(verb & prep) 'to range from' is used when people want to say what the minimum and maximum salary someone could earn/receive in a job. It has the same meaning as 'is between' but sounds more professional. It is used in job interviews and negotiations when somebody doesn't want to give or doesn't know an exact figure/number, e.g. 'the salary for the position ranges from $20,000 to $25,000'. 'to range from' is followed by 'the minimum value', then the preposition 'to' and then the 'maximum value' (see the above example). 'to range from' can be used with any type of numerical value, e.g. temperature. In Spanish: "oscilar/estar entre".

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Ranges from:

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12.

An extra payment that an employee earns when they sell a product or service, is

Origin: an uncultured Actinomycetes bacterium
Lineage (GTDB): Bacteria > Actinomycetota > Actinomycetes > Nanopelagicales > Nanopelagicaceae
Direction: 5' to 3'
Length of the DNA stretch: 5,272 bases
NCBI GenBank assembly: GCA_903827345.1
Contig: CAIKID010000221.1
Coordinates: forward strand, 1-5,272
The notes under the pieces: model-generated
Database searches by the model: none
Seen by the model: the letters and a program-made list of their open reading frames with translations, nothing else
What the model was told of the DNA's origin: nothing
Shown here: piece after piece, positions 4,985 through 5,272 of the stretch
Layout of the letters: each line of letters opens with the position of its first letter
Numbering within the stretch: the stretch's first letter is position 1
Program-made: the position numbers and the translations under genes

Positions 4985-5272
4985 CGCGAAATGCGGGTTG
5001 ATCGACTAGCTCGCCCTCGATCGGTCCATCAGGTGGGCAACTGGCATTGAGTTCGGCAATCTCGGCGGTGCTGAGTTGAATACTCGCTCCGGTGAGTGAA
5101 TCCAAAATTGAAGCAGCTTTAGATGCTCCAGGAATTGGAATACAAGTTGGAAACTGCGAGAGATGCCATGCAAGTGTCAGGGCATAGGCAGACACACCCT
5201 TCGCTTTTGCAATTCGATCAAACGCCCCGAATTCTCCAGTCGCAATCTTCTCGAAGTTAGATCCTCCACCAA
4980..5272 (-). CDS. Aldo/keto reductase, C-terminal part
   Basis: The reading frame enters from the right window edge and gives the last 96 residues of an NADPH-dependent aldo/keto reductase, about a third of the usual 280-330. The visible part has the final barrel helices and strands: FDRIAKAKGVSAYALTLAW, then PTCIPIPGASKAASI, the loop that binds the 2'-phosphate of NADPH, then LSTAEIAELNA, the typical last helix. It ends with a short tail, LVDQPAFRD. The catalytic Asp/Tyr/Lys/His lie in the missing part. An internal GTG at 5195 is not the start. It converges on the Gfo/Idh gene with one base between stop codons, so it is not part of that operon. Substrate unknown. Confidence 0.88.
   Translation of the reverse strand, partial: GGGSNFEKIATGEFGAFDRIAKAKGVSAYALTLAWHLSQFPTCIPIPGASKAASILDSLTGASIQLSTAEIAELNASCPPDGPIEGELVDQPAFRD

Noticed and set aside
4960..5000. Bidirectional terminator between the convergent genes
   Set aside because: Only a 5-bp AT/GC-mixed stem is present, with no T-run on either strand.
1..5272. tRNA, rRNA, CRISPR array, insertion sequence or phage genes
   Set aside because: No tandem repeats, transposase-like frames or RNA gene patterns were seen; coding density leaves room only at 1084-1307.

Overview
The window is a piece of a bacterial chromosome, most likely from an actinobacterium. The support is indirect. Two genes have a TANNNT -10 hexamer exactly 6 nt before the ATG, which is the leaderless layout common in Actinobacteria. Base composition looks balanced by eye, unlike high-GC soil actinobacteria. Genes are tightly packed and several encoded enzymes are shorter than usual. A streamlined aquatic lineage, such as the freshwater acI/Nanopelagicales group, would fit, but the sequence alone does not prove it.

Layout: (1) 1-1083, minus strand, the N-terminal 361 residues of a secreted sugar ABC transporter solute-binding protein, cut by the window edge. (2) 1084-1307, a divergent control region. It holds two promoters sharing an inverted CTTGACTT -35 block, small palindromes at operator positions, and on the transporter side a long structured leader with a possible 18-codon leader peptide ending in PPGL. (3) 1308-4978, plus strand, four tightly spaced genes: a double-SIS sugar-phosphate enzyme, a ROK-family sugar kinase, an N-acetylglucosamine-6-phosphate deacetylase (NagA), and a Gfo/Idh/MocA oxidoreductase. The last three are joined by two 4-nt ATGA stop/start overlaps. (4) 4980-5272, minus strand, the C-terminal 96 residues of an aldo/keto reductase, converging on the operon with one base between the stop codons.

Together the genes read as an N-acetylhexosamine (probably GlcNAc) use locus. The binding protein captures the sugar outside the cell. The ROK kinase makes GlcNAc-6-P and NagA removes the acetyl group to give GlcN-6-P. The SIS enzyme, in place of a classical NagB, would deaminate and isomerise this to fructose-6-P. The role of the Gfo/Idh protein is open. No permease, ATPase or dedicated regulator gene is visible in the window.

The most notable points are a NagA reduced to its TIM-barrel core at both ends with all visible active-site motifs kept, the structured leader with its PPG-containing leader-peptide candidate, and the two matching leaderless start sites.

Commission:
(noun) 'commission' in this context it means the extra payment/money that is earned when somebody sales something. Normally, a 'commission' is only earned by people who work in a sales job. It is a way to motivate staff/employees to sell more products or services. 'commission' can be paid at either a 'fixed rate' (e.g. $100 per product/service sold) or at a 'percentage rate' (e.g. 10% of the value of the product/service sold). In Spanish: "comisión".

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Commission:

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13.

A word that means that a salary is before any taxes have been removed/deducted, is

         

Gross:
(adjective) 'gross' is used before 'salary' or 'wage' to mean that the figure or amount of the salary/wage is before any taxes have been removed/deducted, e.g. 'your gross monthly salary will be $3024'. 'gross' is also used with the same meaning before 'profit'. To say that the amount or figure of the salary or wage is after taxes have been removed/deducted, 'net' is used instead of 'gross', e,g, 'the net monthly salary will be $2453'. In Spanish: "bruto".

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Gross: